Naruto RPG
Would you like to react to this message? Create an account in a few clicks or log in to continue.
JOIN OUR DISCORD
SITE RATING
RPG Rating 2 1 2
Swearing and mature language is permitted, with some limits.
Mild sexual innuendo and references permitted.
Violence is allowed, with some limitations.
Log in
THE NRPG STAFF

BOSS MAN
COORDINATORS
BALANCE MODS
APPROVAL MODS
Kage

HOVER TO REVEAL KAGE



Bijuu

HOVER TO REVEAL OWNER


Important Links

Latest topics
Escaped CriminalToday at 4:48 pmJoro ShokkuMeeting the OutsiderToday at 4:32 pmShinji NaraFood StallToday at 3:13 pmJoro ShokkuTraveling CircusToday at 2:56 pmJoro ShokkuLocal CarpenterToday at 2:46 pmJoro ShokkuCan I have the pancakes, with a side of murder?Today at 2:45 pmTakeshiyamaTraining, or making friendsToday at 10:59 amKutari UchihaA Dark Mark, A Second BrandToday at 10:34 amKutari UchihaCrafter's All-ToolToday at 10:03 amAyato HyuugaThe Culling Games: Ninth MatchToday at 5:22 amTenshi Uchiha
Top posting users this month
227 Posts - 47%
65 Posts - 13%
44 Posts - 9%
36 Posts - 7%
30 Posts - 6%
26 Posts - 5%
17 Posts - 3%
15 Posts - 3%
14 Posts - 3%
14 Posts - 3%
Copyright©
Naruto, Naruto Shippuden © Masashi Kishimoto
Naruto RPG
Naruto Role Play Game
(Forum RPG) ©
Staff and Members.

Naruto and Shippuden remain the intellectual property of Masashi Kishimoto and are not affiliated with this site. Content crafted here is the sole creation of its contributors, staff, and members. Unauthorized reproduction, distribution, or use of this content is strictly prohibited. NRPG does not claim ownership of any images utilized on the platform; all images belong to their original owners.
Protected by Copyscape
Go down
Kitsunagi Kurosawa
Kitsunagi Kurosawa
Vagabond (D-Rank)
Vagabond (D-Rank)
Stat Page : Stat Page
Remove Remove Remove Bukijutsu Remove Remove Remove Remove Remove Default
Wind Remove Remove Remove Remove Default
Clan Specialty : N/A
Village : Vagabonds
Ryo : 500

Kitsu in the village working Empty Kitsu in the village working

Tue Apr 02, 2024 5:10 pm
Mission Details:

Premise:
Kitsunagi Kurosawa
Kitsunagi Kurosawa
Vagabond (D-Rank)
Vagabond (D-Rank)
Stat Page : Stat Page
Remove Remove Remove Bukijutsu Remove Remove Remove Remove Remove Default
Wind Remove Remove Remove Remove Default
Clan Specialty : N/A
Village : Vagabonds
Ryo : 500

Kitsu in the village working Empty Re: Kitsu in the village working

Thu Apr 04, 2024 2:19 pm
In the heart of the forest, where the first rays of pre-dawn only crept under the dense blanket of foliage above, Kitsu opened his eyes to the sound of the world awakening. Held by the guardians of time, the ancient groves passing between the camp and the imminent source took on a new light. However, as many before, this day would start with a ritual that knit him to the world in a way that went beyond the physical. Seated on the ground, hunched over and exhaling, Kitsu could only breathe in and out. Inhaling deeply and allowing the forest to fill his heart through his nostrils, he breathed out, releasing the remains of the night and the many crushes that bore down on his soul. It was a form of mediation that connected his inner being to the web that danced all around, alive and refreshed. However much he doubted and thought, discussing the futility and lack of value behind most things throughout his life, he could not escape the feeling that came with this rhythmic cycle.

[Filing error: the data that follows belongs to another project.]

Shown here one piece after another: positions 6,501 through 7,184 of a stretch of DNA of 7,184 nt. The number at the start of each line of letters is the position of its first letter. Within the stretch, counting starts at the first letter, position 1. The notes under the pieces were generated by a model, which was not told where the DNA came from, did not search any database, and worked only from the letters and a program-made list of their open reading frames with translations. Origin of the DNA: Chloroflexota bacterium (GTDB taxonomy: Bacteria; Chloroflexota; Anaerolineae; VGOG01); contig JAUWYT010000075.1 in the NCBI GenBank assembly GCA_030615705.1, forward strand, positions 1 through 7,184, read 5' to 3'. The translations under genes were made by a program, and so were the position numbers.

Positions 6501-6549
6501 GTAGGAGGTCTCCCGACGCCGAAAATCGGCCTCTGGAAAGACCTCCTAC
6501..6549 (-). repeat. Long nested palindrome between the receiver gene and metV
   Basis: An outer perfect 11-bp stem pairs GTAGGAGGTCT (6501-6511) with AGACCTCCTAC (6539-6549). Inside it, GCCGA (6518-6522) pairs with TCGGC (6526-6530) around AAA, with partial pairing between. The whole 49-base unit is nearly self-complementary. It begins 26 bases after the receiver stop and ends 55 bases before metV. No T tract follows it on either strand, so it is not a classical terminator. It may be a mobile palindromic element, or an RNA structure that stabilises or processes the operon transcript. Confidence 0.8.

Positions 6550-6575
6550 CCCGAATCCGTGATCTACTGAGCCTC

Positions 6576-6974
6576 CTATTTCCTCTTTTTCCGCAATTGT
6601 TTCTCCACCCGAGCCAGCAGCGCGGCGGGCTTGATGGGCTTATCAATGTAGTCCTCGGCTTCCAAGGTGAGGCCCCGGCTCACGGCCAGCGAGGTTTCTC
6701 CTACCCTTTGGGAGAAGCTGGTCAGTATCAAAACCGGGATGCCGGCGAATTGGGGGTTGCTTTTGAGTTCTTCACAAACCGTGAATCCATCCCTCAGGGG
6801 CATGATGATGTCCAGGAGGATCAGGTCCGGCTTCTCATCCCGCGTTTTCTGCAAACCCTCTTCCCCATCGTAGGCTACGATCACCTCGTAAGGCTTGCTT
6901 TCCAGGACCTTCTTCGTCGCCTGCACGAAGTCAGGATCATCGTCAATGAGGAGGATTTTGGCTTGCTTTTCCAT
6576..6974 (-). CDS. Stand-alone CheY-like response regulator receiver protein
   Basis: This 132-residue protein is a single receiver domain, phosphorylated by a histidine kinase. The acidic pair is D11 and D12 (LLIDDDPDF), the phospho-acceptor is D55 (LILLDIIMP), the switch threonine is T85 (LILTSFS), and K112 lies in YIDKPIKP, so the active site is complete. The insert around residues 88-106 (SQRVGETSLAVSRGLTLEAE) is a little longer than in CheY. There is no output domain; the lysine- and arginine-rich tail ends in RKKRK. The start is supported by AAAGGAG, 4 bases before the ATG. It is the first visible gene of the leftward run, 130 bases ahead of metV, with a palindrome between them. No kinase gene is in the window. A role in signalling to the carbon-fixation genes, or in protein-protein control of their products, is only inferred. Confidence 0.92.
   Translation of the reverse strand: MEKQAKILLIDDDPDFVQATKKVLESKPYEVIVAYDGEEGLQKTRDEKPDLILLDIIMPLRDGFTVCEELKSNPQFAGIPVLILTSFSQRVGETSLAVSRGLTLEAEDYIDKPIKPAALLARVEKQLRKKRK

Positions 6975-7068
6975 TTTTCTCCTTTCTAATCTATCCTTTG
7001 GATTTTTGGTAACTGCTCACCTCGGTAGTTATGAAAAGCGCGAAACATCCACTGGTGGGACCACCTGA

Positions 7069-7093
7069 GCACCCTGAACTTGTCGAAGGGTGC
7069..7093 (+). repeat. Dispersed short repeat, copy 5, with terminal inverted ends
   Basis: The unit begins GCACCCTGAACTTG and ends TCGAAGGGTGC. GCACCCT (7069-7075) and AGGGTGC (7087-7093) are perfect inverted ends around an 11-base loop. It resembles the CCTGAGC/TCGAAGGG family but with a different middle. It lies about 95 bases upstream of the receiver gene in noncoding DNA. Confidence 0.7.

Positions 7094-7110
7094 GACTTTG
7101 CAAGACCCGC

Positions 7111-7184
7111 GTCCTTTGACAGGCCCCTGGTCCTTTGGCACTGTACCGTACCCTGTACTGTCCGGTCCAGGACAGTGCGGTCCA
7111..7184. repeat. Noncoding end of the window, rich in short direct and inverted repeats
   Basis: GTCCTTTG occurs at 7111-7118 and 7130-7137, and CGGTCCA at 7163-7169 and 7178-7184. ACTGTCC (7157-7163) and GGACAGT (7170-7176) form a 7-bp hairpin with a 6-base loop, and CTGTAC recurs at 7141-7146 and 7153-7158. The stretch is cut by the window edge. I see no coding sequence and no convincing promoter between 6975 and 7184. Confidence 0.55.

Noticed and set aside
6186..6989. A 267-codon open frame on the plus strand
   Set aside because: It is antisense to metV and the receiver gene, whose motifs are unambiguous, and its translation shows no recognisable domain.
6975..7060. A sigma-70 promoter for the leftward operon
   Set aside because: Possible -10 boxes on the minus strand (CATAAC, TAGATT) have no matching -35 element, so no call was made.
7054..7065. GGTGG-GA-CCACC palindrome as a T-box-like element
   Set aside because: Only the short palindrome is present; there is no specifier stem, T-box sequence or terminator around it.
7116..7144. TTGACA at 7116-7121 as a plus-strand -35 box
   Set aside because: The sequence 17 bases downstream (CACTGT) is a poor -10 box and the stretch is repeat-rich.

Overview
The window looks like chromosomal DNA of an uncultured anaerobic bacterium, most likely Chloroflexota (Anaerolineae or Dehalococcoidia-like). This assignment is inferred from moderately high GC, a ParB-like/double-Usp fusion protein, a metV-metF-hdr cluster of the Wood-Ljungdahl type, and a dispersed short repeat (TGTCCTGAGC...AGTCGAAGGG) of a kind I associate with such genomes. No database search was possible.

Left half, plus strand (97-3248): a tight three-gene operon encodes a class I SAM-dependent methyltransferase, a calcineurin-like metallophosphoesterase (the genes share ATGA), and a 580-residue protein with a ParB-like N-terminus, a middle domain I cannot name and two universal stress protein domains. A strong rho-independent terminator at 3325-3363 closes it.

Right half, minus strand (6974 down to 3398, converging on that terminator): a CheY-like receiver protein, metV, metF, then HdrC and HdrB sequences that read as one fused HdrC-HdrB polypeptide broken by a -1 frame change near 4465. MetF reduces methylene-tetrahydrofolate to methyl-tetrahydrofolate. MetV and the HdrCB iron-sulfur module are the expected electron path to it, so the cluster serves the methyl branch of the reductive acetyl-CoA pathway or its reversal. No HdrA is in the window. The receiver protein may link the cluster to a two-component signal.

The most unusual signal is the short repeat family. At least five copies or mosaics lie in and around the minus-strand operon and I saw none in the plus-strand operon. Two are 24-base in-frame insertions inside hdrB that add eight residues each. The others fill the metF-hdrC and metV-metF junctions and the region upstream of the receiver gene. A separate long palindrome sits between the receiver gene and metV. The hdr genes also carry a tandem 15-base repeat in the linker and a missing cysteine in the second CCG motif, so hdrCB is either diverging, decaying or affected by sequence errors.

The forest greeted him, and he could detect his existence regardless of his beliefs accurately; this served as the heavenly bridge of meditation. Although he did not believe in such things, the forest spirits were not entities in themselves. They manifested ancient spirits of all the creatures that lived and died through the centuries. Even for an atheist, the sacredness of the circle of life appeared as the day was born. While the rest of the forest and everything within awakened, starting or continuing the eternal game of the survival of the fittest, Kitsu remained still.

Barely breathing more, lost inside plants and branches, his mind wandered far and wide. Not that he tried to use the forest's energy to gain insight or wisdom; it was merely a way of reaching out and grounding his soul. It was the most forceful and humbling way of reminding oneself that they are a small part of the cycle. Unknown power that seeped through the trees and rocks into his hearth fortified and focused his whole body on the rising day. Opening his eyes slowly, the first sun shone through leaves, and shadows danced across his skull. His morning ritual was over, and with it, a piece of silent solace attached to the earth. As he stood up, looking around, Kitsu felt the urge to say goodbye to the ancient spirits.